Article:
NEW DELHI: In an important discussion post the Biden administration assuming office, the Quad on Thursday reiterated importance of a ‘free and open Indo-Pacific’ and stressed the importance of a return to democracy in Myanmar.
The foreign ministers of India, US, Japan and Australia met for the third time in the Quad format on Thursday evening with MEA saying, “Their productive exchange of views on regional issues included a reiteration of their common vision for a free, open and inclusive Indo-Pacific region, with clear support for ASEAN cohesion and centrality. It was noted that the Indo-Pacific concept had gathered growing international support, including in Europe.”
The meeting underlined India’s commitment to the Quad even though a disengagement process with China is under way in eastern Ladakh.
Stressing the centrality of ASEAN, the MEA said, “In the discussion pertaining to recent developments in Myanmar, upholding of the rule of law and democratic transition was reiterated by India.” The Indian statement also emphasises the importance of sovereignty and territorial integrity. All four nations issued separate statements.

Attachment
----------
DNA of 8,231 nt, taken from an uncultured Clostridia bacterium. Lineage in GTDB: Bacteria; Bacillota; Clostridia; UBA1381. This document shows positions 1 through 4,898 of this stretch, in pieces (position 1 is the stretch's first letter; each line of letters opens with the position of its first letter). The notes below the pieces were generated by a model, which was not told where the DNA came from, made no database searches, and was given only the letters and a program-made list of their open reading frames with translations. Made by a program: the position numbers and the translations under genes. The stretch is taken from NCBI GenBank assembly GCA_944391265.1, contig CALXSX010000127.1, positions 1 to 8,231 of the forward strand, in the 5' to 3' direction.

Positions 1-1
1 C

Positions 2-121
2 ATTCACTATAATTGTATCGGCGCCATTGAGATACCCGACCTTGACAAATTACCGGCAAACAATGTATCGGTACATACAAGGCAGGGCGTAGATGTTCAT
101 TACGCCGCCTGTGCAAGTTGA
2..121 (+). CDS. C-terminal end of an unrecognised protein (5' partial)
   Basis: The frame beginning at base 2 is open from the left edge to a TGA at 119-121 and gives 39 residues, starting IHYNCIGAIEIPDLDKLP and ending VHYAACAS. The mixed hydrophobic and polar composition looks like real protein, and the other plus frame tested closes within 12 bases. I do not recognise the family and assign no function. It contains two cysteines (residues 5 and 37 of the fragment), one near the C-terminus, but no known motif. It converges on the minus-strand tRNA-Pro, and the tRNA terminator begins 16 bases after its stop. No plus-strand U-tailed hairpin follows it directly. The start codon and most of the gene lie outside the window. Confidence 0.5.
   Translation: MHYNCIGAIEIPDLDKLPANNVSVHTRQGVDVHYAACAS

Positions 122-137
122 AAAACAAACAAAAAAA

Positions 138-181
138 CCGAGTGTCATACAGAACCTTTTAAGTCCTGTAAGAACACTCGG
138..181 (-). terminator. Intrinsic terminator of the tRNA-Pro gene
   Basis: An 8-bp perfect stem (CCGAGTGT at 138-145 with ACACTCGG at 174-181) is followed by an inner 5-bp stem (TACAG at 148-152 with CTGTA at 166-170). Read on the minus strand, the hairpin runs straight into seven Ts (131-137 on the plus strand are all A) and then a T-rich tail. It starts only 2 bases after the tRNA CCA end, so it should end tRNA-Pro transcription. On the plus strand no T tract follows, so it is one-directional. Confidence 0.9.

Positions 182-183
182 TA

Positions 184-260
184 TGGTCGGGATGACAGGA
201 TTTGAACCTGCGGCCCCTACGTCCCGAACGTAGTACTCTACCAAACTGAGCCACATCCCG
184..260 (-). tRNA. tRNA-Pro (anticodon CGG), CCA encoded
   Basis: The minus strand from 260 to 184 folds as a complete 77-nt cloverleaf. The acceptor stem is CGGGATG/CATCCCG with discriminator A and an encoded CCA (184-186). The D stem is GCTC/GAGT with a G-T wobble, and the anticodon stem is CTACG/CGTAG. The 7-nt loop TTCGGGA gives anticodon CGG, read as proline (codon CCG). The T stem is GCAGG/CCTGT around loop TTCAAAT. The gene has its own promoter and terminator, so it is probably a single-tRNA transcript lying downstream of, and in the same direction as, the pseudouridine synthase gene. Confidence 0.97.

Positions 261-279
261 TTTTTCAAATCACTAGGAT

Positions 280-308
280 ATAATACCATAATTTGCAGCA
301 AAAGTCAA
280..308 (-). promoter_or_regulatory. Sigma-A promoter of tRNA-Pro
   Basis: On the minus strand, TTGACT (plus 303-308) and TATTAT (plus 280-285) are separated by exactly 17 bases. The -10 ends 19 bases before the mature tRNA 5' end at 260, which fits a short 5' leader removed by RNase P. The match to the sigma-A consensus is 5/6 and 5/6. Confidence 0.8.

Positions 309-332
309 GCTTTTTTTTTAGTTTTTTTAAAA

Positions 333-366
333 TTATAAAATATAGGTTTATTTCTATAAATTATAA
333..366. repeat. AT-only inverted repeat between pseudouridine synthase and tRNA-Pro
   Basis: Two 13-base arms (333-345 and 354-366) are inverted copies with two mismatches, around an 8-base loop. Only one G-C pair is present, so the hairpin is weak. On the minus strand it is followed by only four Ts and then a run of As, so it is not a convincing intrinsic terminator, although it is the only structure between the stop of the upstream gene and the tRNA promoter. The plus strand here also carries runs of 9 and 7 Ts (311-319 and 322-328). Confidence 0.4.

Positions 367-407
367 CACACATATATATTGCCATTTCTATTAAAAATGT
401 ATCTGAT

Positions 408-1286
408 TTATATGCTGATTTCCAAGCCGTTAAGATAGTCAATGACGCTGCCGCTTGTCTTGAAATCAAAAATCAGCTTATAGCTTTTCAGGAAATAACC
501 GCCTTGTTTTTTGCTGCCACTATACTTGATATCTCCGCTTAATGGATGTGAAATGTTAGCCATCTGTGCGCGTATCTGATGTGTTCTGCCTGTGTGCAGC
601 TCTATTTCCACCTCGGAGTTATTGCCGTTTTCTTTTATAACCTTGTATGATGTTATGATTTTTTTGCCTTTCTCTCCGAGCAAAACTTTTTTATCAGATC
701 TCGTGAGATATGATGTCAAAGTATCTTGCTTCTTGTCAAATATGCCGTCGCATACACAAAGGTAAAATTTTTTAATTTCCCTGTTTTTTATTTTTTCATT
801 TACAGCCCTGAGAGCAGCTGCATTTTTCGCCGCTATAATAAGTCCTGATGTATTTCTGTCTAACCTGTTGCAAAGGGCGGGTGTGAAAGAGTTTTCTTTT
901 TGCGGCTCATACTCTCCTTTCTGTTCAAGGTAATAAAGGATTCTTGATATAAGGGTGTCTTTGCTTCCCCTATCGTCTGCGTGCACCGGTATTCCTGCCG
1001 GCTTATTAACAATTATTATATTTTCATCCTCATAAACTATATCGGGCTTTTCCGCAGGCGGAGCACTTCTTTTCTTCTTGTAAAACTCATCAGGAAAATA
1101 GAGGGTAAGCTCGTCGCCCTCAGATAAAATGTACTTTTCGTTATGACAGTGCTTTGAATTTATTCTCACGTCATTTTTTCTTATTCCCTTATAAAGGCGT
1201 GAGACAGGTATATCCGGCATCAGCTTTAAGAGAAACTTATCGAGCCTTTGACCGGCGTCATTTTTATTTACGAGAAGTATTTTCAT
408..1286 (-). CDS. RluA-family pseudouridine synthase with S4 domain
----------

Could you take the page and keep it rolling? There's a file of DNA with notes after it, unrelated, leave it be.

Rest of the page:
In its statement, Japan said, “Foreign Minister Motegi expressed serious concern with regard to China’s Coast Guard Law, and the four ministers concurred to strongly oppose unilateral and forceful attempts to change the status quo in the context of the East and South China Sea.”
US Secretary of State Antony Blinken tweeted : “I look forward to deepening our cooperation on climate change and Covid-19, supporting ASEAN centrality, and advancing our vision of a free and open Indo-Pacific.”
A statement by the US State Department said the four ministers — S Jaishankar, Anthony Blinken, Toshimitsu Motegi and Marise Payne — would meet annually while senior officials would meet more than once every year.
The MEA statement said the ministers “recognised that the changes under way in the world make a strong case for their countries working closely together. It was important for the international community that the direction of changes remains positive and beneficial to all”. This was the only oblique reference to China whose growth, expansionism and aggression is seen as a growing threat.
The US statement said, “The ministers also discussed countering disinformation, counterterrorism, maritime security, the urgent need to restore the democratically elected government in Burma (Myanmar), and the priority of strengthening democratic resilience in the broader region.”